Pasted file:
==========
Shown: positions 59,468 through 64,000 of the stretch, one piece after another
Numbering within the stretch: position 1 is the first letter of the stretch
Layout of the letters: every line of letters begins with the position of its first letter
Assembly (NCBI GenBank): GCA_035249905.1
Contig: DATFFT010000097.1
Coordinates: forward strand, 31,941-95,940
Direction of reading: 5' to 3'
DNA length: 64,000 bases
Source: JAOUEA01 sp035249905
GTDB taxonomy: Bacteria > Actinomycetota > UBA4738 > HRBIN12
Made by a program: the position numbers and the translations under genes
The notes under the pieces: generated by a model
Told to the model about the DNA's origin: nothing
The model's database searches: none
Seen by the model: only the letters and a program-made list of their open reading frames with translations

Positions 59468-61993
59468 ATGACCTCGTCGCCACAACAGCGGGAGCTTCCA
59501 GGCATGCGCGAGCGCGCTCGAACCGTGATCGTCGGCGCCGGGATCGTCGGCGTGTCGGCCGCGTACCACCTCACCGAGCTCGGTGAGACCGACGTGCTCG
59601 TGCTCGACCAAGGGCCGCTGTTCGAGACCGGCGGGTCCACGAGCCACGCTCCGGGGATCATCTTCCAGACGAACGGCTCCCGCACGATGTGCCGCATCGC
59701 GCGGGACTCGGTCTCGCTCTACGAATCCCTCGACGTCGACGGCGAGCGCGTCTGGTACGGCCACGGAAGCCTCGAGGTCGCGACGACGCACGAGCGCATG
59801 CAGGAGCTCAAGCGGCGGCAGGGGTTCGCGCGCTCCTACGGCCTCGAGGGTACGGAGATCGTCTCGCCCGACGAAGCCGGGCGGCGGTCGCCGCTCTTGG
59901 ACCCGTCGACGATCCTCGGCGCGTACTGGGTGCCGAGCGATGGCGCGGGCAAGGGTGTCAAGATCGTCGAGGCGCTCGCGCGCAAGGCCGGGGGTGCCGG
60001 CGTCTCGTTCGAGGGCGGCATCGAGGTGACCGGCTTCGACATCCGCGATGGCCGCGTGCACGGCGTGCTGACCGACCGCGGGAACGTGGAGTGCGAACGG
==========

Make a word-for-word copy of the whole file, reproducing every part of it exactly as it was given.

Shown: positions 59,468 through 64,000 of the stretch, one piece after another
Numbering within the stretch: position 1 is the first letter of the stretch
Layout of the letters: every line of letters begins with the position of its first letter
Assembly (NCBI GenBank): GCA_035249905.1
Contig: DATFFT010000097.1
Coordinates: forward strand, 31,941-95,940
Direction of reading: 5' to 3'
DNA length: 64,000 bases
Source: JAOUEA01 sp035249905
GTDB taxonomy: Bacteria > Actinomycetota > UBA4738 > HRBIN12
Made by a program: the position numbers and the translations under genes
The notes under the pieces: generated by a model
Told to the model about the DNA's origin: nothing
The model's database searches: none
Seen by the model: only the letters and a program-made list of their open reading frames with translations

Positions 59468-61993
59468 ATGACCTCGTCGCCACAACAGCGGGAGCTTCCA
59501 GGCATGCGCGAGCGCGCTCGAACCGTGATCGTCGGCGCCGGGATCGTCGGCGTGTCGGCCGCGTACCACCTCACCGAGCTCGGTGAGACCGACGTGCTCG
59601 TGCTCGACCAAGGGCCGCTGTTCGAGACCGGCGGGTCCACGAGCCACGCTCCGGGGATCATCTTCCAGACGAACGGCTCCCGCACGATGTGCCGCATCGC
59701 GCGGGACTCGGTCTCGCTCTACGAATCCCTCGACGTCGACGGCGAGCGCGTCTGGTACGGCCACGGAAGCCTCGAGGTCGCGACGACGCACGAGCGCATG
59801 CAGGAGCTCAAGCGGCGGCAGGGGTTCGCGCGCTCCTACGGCCTCGAGGGTACGGAGATCGTCTCGCCCGACGAAGCCGGGCGGCGGTCGCCGCTCTTGG
59901 ACCCGTCGACGATCCTCGGCGCGTACTGGGTGCCGAGCGATGGCGCGGGCAAGGGTGTCAAGATCGTCGAGGCGCTCGCGCGCAAGGCCGGGGGTGCCGG
60001 CGTCTCGTTCGAGGGCGGCATCGAGGTGACCGGCTTCGACATCCGCGATGGCCGCGTGCACGGCGTGCTGACCGACCGCGGGAACGTGGAGTGCGAACGG